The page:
What you can do: The most important thing you can do to save your earth is choosing to recycle.

7. Flushing the toilet

When you do a single flush, it uses more than a bucket of water, which is actually not necessary. The use of water in this manner is very inefficient as it only uses water singly, after which it will require fresh processing [8]. While this is not an easy habit to 'change,' nor are we asking you to not flush after using the loo but maybe reduce the number of times you flush (after you pee). This habit can be easy, especially if you are living alone or have a bathroom just for yourself.

What you can do: Composting toilets are a good option, and the other best option is reducing the number of times you use the flush by a week or two.

8. Commuting

It is inevitable, and you may not be able to give up these habits, but taking steps to reduce them will positively impact the environment, local pollution levels, and your health [9].

What you can do: Consider ditching the car once or twice a week and cycling or walking to work (if your office is close by). Or you can try lift sharing or carpooling with work colleagues on alternate days.


9. Boiling the kettle

Surveys have shown that boiling a kettle actually uses a lot of power- enough to light a whole household [10].

What you can do: There are energy efficient kettles available that can help to reduce energy usage, and kettles that measure how much water is needed for a single mug or a pot of tea; or simply measure the amount of water you would need for a cup of coffee/tea beforehand.

10. Using micro-bead face washes

This habit may be something that many won't give much thought to. The majority of the face washes available in stores contain micro-beads, which experts term as a serious environmental problem because these beads are not filtered during sewage treatment due to their small size. This, in turn, gets released into water bodies (through the drain) and are swallowed by aquatic life - harming their health [11][12].

What you can do: Stick to natural or organically produced beauty products that have a minimal carbon footprint and causes no extensive damage to any living being.

11. Eating meat

Veganism or a plant-based way of living is no longer viewed as a 'status quo' but as something that could potentially help improve the environment [13]. One of the most widely produced greenhouse gases in the world is methane, and according to research, farmed livestock is the biggest contributor of this gas - a greenhouse gas mostly from animal manure and enteric fermentation [14].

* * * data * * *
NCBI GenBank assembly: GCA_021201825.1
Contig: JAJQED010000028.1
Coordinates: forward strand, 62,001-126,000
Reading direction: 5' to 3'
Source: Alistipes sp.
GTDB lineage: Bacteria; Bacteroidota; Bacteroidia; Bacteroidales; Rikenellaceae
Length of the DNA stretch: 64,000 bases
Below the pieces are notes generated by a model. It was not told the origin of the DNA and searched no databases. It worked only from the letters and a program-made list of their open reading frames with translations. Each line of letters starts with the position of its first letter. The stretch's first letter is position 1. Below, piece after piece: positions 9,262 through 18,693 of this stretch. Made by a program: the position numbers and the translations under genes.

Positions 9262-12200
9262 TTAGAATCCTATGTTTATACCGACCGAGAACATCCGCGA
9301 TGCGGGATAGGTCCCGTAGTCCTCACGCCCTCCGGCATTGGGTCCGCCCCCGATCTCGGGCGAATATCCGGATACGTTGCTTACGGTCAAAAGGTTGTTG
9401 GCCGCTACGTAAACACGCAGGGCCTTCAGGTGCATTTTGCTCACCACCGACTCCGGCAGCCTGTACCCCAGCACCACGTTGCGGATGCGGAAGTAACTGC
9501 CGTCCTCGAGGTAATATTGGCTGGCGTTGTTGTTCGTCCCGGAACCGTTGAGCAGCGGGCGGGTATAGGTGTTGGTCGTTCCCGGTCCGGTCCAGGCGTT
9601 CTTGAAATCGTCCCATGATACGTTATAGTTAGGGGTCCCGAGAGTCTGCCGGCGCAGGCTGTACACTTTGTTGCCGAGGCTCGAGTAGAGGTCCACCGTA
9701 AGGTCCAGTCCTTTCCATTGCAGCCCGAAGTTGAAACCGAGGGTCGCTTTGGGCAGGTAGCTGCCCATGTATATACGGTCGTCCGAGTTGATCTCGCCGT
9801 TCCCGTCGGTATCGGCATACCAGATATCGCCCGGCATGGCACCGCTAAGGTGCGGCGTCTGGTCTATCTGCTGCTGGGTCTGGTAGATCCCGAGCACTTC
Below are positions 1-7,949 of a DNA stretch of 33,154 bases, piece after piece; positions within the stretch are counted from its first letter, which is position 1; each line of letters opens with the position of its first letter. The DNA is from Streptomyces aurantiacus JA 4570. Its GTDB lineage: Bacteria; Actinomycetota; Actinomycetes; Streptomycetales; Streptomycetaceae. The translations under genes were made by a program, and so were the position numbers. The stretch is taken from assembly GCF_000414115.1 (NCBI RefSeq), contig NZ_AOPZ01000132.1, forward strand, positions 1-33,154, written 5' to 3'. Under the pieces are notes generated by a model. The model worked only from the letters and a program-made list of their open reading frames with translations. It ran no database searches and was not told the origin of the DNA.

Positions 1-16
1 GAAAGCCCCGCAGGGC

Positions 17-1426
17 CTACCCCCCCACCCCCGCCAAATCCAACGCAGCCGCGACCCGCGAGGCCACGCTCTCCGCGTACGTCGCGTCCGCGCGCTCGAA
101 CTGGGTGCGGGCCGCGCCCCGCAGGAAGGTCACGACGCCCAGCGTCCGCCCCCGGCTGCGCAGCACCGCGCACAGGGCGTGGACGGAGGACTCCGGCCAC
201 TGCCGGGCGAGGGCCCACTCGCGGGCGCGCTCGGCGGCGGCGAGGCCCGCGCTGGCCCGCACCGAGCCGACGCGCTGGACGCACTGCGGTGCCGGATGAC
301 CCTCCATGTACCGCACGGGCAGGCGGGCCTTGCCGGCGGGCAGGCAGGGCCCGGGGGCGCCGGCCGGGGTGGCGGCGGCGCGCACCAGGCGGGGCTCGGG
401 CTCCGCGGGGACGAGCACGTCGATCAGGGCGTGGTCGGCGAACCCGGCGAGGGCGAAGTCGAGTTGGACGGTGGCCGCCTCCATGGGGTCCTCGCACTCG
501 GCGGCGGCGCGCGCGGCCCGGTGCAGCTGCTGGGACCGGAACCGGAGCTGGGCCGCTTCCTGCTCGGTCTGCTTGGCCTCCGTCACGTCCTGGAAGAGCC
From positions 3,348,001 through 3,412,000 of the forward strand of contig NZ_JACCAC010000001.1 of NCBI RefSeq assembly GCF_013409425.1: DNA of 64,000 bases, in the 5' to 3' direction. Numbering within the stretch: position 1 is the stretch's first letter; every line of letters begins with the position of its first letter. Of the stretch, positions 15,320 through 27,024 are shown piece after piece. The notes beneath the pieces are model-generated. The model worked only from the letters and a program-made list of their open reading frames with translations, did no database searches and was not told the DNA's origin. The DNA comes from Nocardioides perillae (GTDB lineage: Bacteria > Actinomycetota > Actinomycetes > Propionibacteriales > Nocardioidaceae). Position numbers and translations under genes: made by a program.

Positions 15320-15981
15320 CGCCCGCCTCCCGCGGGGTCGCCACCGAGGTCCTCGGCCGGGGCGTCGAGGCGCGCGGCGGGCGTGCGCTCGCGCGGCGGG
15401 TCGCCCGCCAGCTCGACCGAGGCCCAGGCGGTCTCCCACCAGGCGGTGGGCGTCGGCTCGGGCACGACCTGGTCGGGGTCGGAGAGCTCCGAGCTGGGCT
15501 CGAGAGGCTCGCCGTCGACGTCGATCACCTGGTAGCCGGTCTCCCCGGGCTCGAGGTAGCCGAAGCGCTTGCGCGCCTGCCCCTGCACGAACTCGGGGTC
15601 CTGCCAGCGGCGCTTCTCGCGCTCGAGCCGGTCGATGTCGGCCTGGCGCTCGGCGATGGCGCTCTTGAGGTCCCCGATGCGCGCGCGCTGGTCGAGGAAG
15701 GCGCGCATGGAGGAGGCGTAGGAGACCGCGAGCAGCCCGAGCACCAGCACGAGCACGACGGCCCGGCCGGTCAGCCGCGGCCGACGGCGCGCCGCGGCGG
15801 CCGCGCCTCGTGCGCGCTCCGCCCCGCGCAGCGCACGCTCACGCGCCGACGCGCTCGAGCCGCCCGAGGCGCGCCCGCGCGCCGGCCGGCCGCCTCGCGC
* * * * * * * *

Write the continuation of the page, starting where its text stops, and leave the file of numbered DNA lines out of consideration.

What you can do: If you are a non-vegetarian, stopping meat consumption can be a process; however, it is not impossible. Start with no-meat Mondays and make the Mondays into Tuesdays, Wednesdays and so on. Or you might also consider going vegan or vegetarian on alternate weeks, or specific days, which will reduce your carbon footprint significantly.


12. Regular online shopping

Does your heart skip a beat when you see that SALE, DISCOUNT % signs flashing before your eyes? Sorry to break it to you, but your regular habit of online shopping has a significant negative impact on the environment [15]. Emissions from the trucks carrying items and the plastic wrapping of the items that go to the landfill sites are creating some of the major problem makers.

What you can do: Before dropping those items into your shopping cart, think and think again. Take a break from browsing and maybe even sleep on it. Do you still need it? Is it essential? If no is your answer, close the browser and go about your day (without having the guilt of online shopping hounding you).

13. Keeping electronic gadgets on

Many people share another common bad habit is keeping electronic gadgets switched on when you are not using them. Turning off electronic gadgets when they are not in use does make a positive difference to the environment. It also has the added benefit of reduced electricity bill and carbon footprint [16].

What you can do: Switch off any electronic gadgets when they are not in use. Do a double-check before you leave a room.


On A Final Note…

While changing your habits in a day can seem arduous, with time and patience, any habit can be changed - and when it comes to habits that are negatively affecting the environment, patience and responsibility go a long way. All we need are small changes in our daily lifestyle to reduce our carbon impact on the environment.

Story first published: Saturday, June 5, 2021, 16:24 [IST]